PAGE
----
Original Trade Card - "Brouilles!"

Price: $10.00

Quantity: 1 available

Condition: Collectible-Fine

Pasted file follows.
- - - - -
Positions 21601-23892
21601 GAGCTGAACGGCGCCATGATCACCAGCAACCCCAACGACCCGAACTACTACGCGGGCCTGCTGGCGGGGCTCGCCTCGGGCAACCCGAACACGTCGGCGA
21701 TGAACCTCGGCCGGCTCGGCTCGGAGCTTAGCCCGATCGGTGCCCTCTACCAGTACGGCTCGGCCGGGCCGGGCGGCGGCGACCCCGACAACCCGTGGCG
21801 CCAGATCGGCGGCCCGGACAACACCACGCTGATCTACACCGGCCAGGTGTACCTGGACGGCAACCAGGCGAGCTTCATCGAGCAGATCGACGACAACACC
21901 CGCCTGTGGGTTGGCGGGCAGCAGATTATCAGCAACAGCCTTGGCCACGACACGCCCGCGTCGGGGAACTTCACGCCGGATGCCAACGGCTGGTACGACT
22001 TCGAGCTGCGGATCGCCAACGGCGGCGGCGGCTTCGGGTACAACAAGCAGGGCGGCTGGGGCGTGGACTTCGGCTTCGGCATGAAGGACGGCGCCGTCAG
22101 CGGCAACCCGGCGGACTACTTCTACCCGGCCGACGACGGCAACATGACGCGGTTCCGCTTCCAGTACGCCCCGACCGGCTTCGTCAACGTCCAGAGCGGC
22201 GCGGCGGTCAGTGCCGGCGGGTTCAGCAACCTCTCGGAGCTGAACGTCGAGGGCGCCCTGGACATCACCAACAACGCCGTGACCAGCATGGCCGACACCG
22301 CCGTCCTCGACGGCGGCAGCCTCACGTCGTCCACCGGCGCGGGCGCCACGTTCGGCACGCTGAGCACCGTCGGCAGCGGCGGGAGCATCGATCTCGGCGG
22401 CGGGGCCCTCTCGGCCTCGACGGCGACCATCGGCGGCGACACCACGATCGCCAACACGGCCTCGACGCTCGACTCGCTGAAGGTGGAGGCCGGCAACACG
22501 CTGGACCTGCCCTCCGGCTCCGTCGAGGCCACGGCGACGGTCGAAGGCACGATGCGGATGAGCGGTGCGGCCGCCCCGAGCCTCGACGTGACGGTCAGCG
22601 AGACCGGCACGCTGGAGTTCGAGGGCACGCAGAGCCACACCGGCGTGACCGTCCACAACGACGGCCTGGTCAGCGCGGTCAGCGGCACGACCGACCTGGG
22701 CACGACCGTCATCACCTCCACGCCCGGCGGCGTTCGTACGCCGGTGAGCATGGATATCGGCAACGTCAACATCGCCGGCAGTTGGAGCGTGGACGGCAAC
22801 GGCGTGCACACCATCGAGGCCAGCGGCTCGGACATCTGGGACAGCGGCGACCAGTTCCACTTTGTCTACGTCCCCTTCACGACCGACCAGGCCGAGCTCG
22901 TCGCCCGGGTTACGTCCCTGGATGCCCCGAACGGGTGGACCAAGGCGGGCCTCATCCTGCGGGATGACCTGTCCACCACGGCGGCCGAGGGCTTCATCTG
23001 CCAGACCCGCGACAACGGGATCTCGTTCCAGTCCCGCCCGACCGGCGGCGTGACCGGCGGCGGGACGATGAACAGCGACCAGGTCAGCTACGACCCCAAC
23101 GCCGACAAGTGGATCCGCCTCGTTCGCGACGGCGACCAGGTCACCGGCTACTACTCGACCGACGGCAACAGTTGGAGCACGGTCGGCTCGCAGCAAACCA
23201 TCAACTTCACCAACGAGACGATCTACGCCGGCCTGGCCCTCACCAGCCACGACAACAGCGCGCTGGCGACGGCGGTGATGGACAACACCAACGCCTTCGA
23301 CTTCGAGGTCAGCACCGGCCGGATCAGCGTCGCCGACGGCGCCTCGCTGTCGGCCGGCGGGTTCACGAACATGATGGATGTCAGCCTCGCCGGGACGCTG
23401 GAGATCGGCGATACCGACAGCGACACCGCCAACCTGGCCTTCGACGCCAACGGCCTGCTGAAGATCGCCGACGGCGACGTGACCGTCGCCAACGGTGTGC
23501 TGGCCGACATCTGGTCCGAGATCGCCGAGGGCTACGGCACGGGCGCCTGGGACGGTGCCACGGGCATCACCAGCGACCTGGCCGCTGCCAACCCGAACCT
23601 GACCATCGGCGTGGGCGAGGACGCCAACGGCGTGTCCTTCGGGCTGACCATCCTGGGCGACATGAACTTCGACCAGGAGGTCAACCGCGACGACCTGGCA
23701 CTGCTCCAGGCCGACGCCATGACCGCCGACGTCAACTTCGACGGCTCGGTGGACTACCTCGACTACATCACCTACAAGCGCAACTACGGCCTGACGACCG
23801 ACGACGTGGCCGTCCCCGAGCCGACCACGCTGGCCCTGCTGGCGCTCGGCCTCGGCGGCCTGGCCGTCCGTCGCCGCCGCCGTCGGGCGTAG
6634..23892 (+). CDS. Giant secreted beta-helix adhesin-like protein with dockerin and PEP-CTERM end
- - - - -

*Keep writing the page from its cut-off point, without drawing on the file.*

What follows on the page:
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Original trade card with a color illustration of a caricatured girl and boy with the caption, "Brouilles!" Features a gilt background. The girl wears a green dress and appears to look toward the boy with slight indignation. The boy wears a French military uniform reminiscent of the ones from the Napoleonic era. He haughtily turns away from the girl with his eyes closed and with one hand placed on his hip. No date, circa 1880s-1910s. 3 1/4" x 4 1/4." Trade card is very clean and intact except for slight age toning on front and back. A Fine copy. Trade card for an unidentified company. Printer's information on front: "Bognard [J. Bognard], Paris." Trade cards are antique business cards that first became popular during the late seventeenth century in Paris and Lyon, France and London, England. Trade cards were often given by business owners and proprietors to patrons and customers as a way to promote their businesses. Prior to the use of street addresses, trade cards had maps so clients could locate the associated business. Many of these cards also incorporated elaborate designs, illustrations, and other decorative features. Trade cards became popular in the United States during the nineteenth century in the period after the Civil War. The late nineteenth century also saw the advent of trade card collecting as a hobby. While they are no longer in use, trade cards influenced the formation of trading cards and were the predecessors of modern-day business cards.